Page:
This book should be categorized as American History instead of being assigned to the social niche of Las Vegas gangster lore. The implied dynamic between uniquely American styles of Good and Evil is expressed in Miltonian terms, where Evil is more than simple badness, it also is endlessly energizing and fascinating. Denton and Morris propose what few Americans would willingly admit. The Mobs and sub Mobs in this country are not a thing apart, but very much part and parcel of who we are. The suggestion is here that we must grow past the _light on the hill_ fantasy of American purity and exceptionalism and accept the harsh truths of the real America without flinching. The secondary suggestion I think Denton and Morris put foreward is that America has operated in an atmosphere of denial. The psychology of denial was one of the consequences of the cold war era, when overt criticism of the American system was judged as seditious or unpatriotic. The Las Vegas mechanism was, as the authors illustrate, connected to the McCarthy period, red scares, xenophobia, atomic testing ( guests in Vegas hotels paid premium to have views of the desert bomb tests )in a morbid symbiosis. The shadowy figure of Meyer Lansky haunts the entire scene as the mastermind who may have so effectively compromised J.Edgar Hoover that virtually none of the mob activities would be admitted to, much less prosecuted. This book is In Your Face history, not abstract chin stroking. Too controvesial for your average university, where it is the very book that ought to be assigned. You won't be able to get a complete handle on the American condition without taking The Money an The Power into consideration. If you can find it in the used section of your local bookstore, read Dark Victory : Ronald Reagan, MCA and the Mob by Dan E. Moldea too. The picture will begin to flesh out.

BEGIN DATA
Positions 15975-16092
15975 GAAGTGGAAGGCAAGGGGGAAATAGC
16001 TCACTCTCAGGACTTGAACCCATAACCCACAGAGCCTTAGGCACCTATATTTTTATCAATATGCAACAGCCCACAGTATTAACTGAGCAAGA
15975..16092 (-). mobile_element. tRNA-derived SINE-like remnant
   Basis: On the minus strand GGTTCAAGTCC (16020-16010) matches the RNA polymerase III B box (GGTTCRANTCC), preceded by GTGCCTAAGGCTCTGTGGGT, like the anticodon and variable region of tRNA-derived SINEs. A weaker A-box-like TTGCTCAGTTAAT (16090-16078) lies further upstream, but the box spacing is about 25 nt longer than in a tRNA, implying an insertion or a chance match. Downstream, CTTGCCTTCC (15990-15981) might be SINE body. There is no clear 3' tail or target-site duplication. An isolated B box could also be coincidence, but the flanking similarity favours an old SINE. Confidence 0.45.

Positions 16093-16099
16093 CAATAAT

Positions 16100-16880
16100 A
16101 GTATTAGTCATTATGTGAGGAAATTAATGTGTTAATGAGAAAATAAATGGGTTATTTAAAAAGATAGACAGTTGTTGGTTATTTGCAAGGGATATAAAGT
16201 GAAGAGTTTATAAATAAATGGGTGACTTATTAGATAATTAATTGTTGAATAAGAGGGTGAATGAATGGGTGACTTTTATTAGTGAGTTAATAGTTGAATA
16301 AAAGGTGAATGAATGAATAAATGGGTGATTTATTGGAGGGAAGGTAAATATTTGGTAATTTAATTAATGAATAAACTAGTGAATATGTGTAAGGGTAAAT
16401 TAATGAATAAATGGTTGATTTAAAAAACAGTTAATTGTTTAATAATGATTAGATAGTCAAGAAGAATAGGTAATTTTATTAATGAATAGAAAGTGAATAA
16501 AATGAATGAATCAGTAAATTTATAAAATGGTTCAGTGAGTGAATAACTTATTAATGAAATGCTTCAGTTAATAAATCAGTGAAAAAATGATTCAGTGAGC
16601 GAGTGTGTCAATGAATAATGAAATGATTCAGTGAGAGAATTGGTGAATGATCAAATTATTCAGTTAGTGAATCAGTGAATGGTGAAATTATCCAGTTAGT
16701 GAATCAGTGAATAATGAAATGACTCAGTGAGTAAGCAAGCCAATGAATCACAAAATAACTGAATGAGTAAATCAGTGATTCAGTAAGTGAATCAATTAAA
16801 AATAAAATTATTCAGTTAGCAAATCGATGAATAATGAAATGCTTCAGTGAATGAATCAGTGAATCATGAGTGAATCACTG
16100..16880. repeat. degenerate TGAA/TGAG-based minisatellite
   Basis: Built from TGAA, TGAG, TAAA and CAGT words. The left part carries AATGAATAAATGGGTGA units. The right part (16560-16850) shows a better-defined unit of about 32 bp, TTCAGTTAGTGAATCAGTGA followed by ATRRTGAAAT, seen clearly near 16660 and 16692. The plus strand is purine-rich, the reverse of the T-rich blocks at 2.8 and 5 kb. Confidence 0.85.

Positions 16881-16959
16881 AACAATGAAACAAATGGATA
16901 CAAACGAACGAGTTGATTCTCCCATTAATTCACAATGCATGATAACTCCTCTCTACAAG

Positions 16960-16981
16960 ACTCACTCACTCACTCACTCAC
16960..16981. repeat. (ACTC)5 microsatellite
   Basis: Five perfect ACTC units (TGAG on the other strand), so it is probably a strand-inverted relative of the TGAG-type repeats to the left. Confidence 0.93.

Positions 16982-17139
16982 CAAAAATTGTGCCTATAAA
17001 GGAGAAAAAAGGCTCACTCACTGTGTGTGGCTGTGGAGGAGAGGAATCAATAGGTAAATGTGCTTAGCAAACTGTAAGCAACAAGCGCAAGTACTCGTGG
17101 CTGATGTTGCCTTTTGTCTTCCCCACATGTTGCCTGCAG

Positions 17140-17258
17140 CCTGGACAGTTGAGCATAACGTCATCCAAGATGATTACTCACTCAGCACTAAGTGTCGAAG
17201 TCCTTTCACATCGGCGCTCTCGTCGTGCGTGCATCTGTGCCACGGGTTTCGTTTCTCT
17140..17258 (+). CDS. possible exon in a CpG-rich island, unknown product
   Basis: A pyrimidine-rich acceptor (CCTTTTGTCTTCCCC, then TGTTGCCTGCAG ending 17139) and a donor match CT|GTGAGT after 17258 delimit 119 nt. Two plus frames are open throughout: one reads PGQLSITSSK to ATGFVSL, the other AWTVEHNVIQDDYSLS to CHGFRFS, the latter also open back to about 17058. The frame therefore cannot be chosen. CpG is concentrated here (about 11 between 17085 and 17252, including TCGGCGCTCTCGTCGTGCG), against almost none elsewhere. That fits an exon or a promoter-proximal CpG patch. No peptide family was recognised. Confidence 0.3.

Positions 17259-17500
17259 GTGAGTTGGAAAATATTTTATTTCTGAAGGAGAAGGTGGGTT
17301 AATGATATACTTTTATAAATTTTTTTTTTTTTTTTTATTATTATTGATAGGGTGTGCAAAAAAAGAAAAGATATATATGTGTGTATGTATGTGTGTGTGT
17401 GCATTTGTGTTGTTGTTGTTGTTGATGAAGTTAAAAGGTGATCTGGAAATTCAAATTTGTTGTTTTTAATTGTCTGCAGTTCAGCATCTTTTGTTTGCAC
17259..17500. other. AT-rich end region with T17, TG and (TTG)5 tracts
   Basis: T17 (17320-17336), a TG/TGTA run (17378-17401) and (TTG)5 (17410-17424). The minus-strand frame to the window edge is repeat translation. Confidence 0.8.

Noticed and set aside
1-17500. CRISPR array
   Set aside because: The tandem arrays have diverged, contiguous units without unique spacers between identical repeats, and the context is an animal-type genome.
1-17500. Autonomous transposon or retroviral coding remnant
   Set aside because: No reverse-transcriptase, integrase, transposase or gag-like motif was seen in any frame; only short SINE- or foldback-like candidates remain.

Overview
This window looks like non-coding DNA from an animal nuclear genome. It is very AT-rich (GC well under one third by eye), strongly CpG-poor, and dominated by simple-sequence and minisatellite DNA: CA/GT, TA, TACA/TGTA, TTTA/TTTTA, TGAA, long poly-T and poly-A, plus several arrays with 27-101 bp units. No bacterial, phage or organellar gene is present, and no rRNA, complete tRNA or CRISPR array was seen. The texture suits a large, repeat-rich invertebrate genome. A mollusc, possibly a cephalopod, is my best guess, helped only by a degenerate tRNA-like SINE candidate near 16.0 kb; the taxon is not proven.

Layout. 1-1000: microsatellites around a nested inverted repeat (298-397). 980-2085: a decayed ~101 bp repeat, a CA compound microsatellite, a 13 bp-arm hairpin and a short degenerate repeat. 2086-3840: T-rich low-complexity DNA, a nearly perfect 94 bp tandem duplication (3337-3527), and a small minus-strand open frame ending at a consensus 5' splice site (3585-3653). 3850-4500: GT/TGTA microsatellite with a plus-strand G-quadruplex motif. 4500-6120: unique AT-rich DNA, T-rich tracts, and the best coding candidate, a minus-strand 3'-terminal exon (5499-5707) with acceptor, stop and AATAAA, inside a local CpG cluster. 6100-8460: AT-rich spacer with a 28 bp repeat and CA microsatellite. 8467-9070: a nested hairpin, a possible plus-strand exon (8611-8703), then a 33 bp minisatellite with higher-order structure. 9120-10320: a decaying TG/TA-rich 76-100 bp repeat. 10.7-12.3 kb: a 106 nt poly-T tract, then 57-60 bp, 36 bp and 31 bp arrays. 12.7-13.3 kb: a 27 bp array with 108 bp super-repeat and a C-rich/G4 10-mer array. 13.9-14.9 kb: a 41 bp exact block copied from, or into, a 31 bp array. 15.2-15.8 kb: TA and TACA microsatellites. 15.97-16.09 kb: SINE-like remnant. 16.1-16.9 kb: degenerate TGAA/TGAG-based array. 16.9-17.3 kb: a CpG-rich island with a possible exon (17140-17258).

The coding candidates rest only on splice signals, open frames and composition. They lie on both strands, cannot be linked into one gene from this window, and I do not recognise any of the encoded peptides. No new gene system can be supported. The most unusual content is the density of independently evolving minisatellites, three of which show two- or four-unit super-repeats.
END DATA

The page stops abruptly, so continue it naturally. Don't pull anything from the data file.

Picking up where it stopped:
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25 of 28 people found the following review helpful By Donald Mitchell HALL OF FAMETOP 500 REVIEWERVINE VOICE on April 15, 2001
Format: Hardcover
"Sixty years ago, Las Vegas was a gritty, wind-whipped crossroads of faded [houses of ill-repute] . . . and honky-tonks with stuttering neon." "It is a city in the middle of nowhere that is the world's most popular destination." The city is all about "diversion, entertainment, money, sex, escape, deliverance, another chance, a last chance, and another life for a few hours, days, forever." From these threads, the authors portray Las Vegas as the archetype of what America is becoming. Whoever has the money calls the tune, whether it be crooks, hustlers, businessmen or politicians. The person who controls the action "has the juice" and everyone dances to that person's tune. The basic story line is that Las Vegas has never seen money or people it didn't like. From Las Vegas, the authors tie the corruption centered there to the United States government, many foreign governments, Nevada government, and to many other institutions and facets of American life.